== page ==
Salem

SALEM

by Wayne S. Walker

     "In Salem also is His tabernacle, and His dwelling place in Zion" (Psalm 76:2).  In 2008, my family moved to Salem, IL.  In doing some research into the background of the community, I found that it was named for Salem, IN (the seat of Washington County, a city where we have visited a few times before), from which its founders came.  Being a native of Ohio, I am familiar with the city of Salem in that state, having visited it on occasion.  The capital city of Oregon is Salem.  In fact, most states have a Salem somewhere within their boundaries.  Of course, the best known "Salem" in our nation’s history is in Massachusetts, where the famous "witch trials" were held.  Settled by the Puritans who came to the Massachusetts Bay Colony, its name undoubtedly was taken from the Bible.

     In the Biblical Hebrew language, "Salem" comes from a term that means "peace" and is related to the modern Hebrew greeting "shalom."  Salem was the name of the city where Melchizedek was king and priest (Genesis 14:18).  It is generally believed that this same city was later occupied by the Canaanite tribe known as the Jebusites and was called Jebus (Joshua 15:16).  Somehow, Jebus and Salem were connected and came out "Jerusalem" (1 Chronicles 11:4).  David captured it and made it the capital of Israel.  Josephus says that Jewish writers generally regarded Salem as a synonym of Jerusalem, and the Pictorial Bible Dictionary says that it is apparently so regarded in Psalm 76:2.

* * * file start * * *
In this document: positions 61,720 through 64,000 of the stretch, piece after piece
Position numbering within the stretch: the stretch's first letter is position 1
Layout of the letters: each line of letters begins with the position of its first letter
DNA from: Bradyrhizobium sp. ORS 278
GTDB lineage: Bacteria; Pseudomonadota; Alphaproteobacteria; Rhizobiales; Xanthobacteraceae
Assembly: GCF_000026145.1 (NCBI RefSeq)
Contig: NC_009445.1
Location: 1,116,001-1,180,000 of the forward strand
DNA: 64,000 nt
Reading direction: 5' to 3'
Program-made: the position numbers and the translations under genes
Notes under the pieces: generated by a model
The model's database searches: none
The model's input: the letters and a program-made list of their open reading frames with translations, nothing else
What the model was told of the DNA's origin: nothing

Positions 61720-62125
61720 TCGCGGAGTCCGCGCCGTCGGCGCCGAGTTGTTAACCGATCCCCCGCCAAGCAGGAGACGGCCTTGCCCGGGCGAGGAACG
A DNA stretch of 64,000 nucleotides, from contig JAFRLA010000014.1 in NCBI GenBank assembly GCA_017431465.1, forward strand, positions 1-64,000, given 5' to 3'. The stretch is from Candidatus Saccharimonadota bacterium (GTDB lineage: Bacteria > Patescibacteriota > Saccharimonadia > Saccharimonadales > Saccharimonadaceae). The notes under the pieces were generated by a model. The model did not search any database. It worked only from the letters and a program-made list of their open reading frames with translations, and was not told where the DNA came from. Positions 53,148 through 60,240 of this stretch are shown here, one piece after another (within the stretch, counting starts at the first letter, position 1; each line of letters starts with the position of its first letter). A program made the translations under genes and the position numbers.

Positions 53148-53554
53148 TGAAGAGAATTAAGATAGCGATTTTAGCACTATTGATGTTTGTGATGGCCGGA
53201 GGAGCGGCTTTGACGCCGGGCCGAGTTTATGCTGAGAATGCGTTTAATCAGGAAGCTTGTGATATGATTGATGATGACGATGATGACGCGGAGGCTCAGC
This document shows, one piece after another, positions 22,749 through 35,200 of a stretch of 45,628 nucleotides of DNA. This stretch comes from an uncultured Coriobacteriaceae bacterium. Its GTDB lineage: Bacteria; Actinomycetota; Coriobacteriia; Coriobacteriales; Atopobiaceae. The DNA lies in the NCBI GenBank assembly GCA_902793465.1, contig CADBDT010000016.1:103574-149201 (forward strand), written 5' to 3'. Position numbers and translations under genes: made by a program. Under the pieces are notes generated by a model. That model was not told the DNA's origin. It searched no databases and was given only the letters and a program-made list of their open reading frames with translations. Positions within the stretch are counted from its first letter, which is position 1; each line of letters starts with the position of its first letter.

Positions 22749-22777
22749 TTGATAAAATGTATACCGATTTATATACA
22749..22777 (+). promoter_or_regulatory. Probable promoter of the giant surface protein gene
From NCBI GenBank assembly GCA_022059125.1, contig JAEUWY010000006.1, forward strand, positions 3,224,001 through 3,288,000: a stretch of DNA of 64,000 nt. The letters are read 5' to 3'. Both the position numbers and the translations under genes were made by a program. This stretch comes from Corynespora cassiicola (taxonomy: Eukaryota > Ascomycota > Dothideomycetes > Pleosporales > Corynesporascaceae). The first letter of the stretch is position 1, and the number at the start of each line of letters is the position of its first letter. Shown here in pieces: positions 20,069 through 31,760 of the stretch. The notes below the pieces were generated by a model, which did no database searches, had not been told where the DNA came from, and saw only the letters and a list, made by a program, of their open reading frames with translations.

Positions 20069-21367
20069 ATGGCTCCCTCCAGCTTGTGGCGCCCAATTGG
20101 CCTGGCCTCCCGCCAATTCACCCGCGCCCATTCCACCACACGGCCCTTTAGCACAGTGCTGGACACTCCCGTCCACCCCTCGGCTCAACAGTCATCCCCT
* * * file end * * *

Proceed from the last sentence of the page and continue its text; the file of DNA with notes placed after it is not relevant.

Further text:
Another synonym of Jerusalem is "Zion," originally the name of one of the four hills upon which the city was built.  The terms "Salem" and "Zion" were often used figuratively in the Old Testament to signify the nation of Israel generally as God’s chosen people among whom He dwelt spiritually.  While the name "Salem" itself is not found in the New Testament, the fact is that Christians "…have come to Mount Zion and to the city of the living God, the heavenly Jerusalem…" (Hebrews 12:22).  This refers to the Lord’s church, in which God dwells spiritually today.  And we look forward to "the holy city, New Jerusalem" (Revelation 21:2).  This refers to our eternal home in heaven, where God will dwell with His people forever.

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